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Battling the system...while fighting a terminal illness

6 minute read
Battling the system...while fighting a terminal illness

Published by the Eagle Radio News Team at 6:00am 3rd August 2017. (Updated at 6:18am 3rd August 2017)

"Why should we have to jump through hoops to prove how ill we are..."

That from a woman from Camberley woman who is suffering from a terminal illness.

60 year old Claire Brown has Motor Neurone Disease.

The former teacher is backing a letter sent to the Health Secretary and South West Surrey MP, Jeremy Hunt, by 19 neurologists.

They are appealing for his intervention, saying all MND patients should have better access to support.

According to the Motor Neurone Disease Association, MND is a fatal, rapidly progressing disease that affects the brain and spinal cord.

It attacks the nerves that control movement so muscles no longer work.  

It can leave people locked in a failing body, unable to move, talk and eventually breathe.

More than 80% will experience communication difficulties before they die - some will lose their voice completely.

At this stage of the disease, Claire needs round-the-clock care to help her dress, bathe and eat.

But she said when she applied to have her Continuing Healthcare (CHC) funding renewed, in February this year, she was told after a review that she might no longer eligible. 

She said after another review, which took place in May, it was then confirmed she would, after all, have her funding renewed.

In the meanwhile, she said, she suffered weeks of worry while she waited to hear of the decision by Surrey Downs Clinical Commissioning Group.


According to the Motor Neurone Disease Association, only 30% of people with MND currently receive CHC and a further 33% are not aware of it or know that they may be entitled to it.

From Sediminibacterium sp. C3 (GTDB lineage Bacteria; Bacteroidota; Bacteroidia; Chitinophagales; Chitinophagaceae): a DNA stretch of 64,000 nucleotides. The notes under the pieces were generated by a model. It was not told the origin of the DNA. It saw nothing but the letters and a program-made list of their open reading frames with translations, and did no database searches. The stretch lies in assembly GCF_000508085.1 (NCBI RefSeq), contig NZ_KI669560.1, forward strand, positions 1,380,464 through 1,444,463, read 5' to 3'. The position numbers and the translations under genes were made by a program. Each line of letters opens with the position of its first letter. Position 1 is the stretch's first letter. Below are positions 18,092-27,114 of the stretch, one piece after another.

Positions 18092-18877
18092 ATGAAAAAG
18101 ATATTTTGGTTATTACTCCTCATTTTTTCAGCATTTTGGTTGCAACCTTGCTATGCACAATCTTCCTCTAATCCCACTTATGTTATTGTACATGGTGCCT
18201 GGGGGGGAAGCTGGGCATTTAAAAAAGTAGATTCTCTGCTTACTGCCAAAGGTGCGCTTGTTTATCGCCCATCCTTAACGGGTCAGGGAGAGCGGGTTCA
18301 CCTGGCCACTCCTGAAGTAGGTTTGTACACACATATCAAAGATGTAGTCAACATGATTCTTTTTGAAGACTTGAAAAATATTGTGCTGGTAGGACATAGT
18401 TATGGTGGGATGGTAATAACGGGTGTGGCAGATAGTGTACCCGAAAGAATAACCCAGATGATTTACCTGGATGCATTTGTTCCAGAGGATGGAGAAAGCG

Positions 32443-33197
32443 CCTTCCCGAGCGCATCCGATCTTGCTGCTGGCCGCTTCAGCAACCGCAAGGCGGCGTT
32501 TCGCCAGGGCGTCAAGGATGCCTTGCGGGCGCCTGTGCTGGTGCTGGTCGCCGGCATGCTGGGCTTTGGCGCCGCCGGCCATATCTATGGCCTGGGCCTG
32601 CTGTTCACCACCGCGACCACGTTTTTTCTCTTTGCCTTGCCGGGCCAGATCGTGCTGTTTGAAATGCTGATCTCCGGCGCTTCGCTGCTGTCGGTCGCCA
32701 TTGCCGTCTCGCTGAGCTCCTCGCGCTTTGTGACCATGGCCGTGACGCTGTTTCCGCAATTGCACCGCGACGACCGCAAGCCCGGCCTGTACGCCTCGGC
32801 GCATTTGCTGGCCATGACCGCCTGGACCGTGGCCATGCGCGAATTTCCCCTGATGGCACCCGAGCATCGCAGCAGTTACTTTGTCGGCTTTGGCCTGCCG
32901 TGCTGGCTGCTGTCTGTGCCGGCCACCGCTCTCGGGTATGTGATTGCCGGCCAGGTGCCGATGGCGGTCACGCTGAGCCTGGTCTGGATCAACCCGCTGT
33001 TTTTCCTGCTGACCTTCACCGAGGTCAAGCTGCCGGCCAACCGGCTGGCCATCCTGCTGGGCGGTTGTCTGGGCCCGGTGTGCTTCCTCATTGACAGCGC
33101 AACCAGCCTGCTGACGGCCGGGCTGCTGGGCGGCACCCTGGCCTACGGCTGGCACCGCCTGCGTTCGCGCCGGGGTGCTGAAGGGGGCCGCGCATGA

Claire first experienced early signs of MND in 2009. She was finally diagnosed in 2014 and given a life expectancy of around 14 months.

She was referred to Phyllis Tuckwell Hospice in Farnham, who helped arrange her at-home care.

She said she spent a lot of money on her house, funding most of the changes herself. But she said it soon became clear she would need support from carers - and applied for CHC.

For two years running, she was successful in her applications for the funding, but in the third year (2017), after a review in February, she was told she may no longer be eligible.

She said nothing had changed - she said her health had not improved, in fact it had worsened: "I was really quite ill and exhausted with infections and initially didn't have the energy to fight the decision but with the support of my care team we requested a review."

After the second review in May it was confirmed she would have her funding renewed. But she said she feels she should not have had to go through weeks of worry in the meantime: "I am furious that I had to go through so much upset and red tape.

"I can still speak out, just! But I worry for those who can't do that - what happens to them? Fighting MND is one thing, but having worked and paid high tax rates all our lives my family just can't understand how I can be treated like this. 

"People with a terminal condition should not have to jump through these hoops to 'prove' how ill they are time and time again.